• You feel frustrated, the baby seems to be feeding constantly and the health visitor is now describing a path were your baby is in danger of slipping into the wrong percentile – perhaps this isn’t normal and you should speed them along as suggested
  • You acquiesce and start to bottle-feed between breast-feeding, which is a shame as you are just getting the hang of it. You are feeling a little inadequate and worried that your insistence on breast is best is naïve even though your NCT class said the statistics tell us this
  • Complications start, your baby seems to want bottle-feeding more than from source, fusses on the breast and does seem to sleep better and feeds less frequently when you bottle-feed – and baby is now climbing up the percentile charts again
  • A new statistic is born – not everyone can breast-feed and it is shown to be better to switch to bottle if the baby is ‘not thriving’ i.e. not staying within the percentiles that the health workers are using to benchmark your baby with

Faced with this information that my baby was shrinking, I was anxious but also wanted to know the facts. Where does the information come from for these percentiles? What about qualitative and family-specific information that we can cross reference with? What about the fact that the baby seems happy enough – or in my case not happy all the time but demand-feeding frequently and eventually became huge. Many health workers will supplement explanations like the baby is ‘lazy’, has a ‘weak latch onto the breast’, needs to be woken and fed and not demand-fed. We followed this waking and feeding advice and ended up with a huge, well-fed baby who had massive sleep issues potentially exacerbated because we were interfering with her sleep patterns to stuff her with mummy milk at every opportunity. Afterall, the percentiles were what we were trying to comply with.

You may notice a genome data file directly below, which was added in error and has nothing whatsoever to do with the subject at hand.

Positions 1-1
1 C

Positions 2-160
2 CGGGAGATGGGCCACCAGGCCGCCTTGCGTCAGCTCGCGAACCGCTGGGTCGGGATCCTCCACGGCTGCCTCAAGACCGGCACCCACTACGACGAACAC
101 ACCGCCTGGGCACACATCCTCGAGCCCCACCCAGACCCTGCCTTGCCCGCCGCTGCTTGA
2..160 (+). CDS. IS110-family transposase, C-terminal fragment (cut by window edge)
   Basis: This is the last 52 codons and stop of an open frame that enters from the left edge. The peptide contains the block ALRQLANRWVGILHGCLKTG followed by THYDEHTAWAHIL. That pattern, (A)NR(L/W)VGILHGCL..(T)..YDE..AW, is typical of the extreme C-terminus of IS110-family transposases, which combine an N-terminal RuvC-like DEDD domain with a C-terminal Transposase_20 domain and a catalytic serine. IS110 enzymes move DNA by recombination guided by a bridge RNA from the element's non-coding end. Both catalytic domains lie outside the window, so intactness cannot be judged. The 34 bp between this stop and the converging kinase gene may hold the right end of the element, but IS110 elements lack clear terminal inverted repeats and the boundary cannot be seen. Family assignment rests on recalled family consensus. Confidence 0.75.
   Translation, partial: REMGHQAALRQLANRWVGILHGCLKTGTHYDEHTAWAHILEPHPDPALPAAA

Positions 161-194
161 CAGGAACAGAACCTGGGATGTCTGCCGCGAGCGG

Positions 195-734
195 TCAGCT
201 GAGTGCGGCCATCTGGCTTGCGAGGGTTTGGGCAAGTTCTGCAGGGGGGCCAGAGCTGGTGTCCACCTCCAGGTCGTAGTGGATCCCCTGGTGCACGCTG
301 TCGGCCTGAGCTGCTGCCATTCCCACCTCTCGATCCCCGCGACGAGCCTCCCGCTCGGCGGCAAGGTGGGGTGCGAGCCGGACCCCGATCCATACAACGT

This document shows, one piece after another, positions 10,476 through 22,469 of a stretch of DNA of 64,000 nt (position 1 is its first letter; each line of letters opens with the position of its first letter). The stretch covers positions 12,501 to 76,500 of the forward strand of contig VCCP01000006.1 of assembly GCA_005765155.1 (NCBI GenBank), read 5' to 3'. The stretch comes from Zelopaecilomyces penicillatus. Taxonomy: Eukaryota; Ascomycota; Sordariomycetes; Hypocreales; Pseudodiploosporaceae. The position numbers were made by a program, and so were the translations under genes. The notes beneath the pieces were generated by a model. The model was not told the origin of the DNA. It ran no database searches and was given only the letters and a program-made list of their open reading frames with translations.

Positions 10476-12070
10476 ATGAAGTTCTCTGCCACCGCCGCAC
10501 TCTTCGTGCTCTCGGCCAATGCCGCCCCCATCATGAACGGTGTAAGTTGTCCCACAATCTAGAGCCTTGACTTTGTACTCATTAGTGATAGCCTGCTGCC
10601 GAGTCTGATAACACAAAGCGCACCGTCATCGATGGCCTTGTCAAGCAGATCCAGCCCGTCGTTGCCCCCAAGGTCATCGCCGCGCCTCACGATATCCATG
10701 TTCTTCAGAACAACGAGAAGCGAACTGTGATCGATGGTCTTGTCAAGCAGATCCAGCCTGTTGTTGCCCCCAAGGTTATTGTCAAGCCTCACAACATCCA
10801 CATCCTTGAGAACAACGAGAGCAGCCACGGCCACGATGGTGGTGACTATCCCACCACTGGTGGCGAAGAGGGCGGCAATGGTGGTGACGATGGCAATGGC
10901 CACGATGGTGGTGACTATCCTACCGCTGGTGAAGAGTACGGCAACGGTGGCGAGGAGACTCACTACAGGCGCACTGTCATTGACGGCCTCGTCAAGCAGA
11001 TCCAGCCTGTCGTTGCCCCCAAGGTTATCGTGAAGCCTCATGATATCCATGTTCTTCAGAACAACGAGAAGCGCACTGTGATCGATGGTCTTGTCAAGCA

If you scratch the surface, you can see where a lot of the data we use with regards babies, is deeply flawed. In this case, much of the percentile charts that are used, can come from the United States where babies are born bigger and are more likely to be bottle fed, or from WHO statistics or indeed locally produced versions.  What about common-sense factors like the physical make-up of each of you as the parents, your parents’ experience of you as a newborn, and so on. And what about time? Who says that these percentiles are accurate in terms of the time it takes to regain the weight lost by the baby after the birth and the time it takes to move up the already flawed charts?